Substrate Availability in the Upper Cretaceous Oyster Exogyra Costata
Clary, Renee M.
Skarke, Adam D.
Visaggi, Christy C.
Date of Degree
Original embargo terms
Visible to MSU only for 3 years
Graduate Thesis - Open Access
Master of Science
College of Arts and Sciences
The extinct oyster Exogyra (Ostreoida: Gryphaeidae) thrived during the Cretaceous Period. The Genus was especially abundant in the southern parts of the United States, as these areas were once covered under a shallow sea. Left (lower) valves of the species Exogyra costata (Say, 1820), show different variations of the shells including differences in size and scarring of the scar remaining from the point of substrate attachment. The scars are often created by attaching to another organism, leaving an impression of it via a process called bioimmuration. This research analyses specimens from three sites within two different geological formations (Owl Creek Formation, Prairie Bluff Formation). Statistical analysis of attachment frequencies of collected specimens, as well as the analysis of the overall substrate availability reveals certain patterns of attachment, in addition to variations in lithologies of the study areas.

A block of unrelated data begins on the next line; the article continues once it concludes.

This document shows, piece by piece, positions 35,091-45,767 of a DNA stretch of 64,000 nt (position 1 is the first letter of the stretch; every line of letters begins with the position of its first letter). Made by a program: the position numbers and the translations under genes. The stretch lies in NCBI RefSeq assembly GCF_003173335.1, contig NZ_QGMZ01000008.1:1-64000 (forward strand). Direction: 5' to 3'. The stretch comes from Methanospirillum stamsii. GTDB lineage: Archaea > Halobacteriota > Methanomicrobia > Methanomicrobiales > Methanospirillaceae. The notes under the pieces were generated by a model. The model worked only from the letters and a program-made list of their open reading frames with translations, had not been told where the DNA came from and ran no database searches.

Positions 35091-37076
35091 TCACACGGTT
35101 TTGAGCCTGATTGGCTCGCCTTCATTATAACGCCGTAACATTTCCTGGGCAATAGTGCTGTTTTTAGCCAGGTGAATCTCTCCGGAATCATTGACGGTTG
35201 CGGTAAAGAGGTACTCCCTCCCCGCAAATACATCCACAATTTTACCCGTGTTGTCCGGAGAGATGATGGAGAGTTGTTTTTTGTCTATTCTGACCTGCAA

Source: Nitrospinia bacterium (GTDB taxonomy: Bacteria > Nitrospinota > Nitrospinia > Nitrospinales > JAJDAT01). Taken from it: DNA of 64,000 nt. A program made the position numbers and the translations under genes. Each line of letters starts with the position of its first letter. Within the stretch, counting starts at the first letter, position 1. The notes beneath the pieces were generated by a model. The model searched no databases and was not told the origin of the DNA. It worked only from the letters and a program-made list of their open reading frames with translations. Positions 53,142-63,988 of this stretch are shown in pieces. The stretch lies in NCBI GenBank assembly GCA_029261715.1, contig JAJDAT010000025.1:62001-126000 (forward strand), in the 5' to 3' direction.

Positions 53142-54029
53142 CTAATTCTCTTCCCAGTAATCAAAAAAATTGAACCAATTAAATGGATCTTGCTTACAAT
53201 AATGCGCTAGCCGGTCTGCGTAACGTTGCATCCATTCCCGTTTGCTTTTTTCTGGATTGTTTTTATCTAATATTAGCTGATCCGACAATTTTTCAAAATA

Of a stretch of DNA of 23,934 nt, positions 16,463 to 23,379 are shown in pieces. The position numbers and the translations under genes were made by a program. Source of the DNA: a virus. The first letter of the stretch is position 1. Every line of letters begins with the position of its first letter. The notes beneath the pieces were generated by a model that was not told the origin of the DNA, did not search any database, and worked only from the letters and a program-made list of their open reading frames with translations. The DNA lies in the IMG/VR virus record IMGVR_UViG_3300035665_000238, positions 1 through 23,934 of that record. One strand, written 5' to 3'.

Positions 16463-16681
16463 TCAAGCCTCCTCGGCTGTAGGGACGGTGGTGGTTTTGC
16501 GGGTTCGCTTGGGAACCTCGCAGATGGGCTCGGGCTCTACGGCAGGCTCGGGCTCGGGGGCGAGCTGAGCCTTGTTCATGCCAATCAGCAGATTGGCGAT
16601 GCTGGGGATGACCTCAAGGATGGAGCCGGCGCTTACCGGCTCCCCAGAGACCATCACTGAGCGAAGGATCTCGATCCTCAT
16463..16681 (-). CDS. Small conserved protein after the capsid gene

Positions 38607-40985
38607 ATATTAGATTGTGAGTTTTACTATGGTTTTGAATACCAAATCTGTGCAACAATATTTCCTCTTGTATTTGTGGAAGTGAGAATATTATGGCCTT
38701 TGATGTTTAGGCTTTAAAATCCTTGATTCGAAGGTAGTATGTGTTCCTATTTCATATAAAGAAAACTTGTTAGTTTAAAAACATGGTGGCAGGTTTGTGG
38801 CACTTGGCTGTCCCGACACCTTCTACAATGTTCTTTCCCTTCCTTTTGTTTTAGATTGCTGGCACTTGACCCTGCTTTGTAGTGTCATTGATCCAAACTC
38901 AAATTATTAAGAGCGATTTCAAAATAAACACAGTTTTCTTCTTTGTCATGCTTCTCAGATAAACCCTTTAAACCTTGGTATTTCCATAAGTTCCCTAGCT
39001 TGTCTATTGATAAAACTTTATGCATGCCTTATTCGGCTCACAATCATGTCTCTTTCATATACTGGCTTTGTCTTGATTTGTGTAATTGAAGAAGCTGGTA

Kunath, Marvin, "Substrate Availability in the Upper Cretaceous Oyster Exogyra Costata" (2018). Theses and Dissertations MSU. 4143.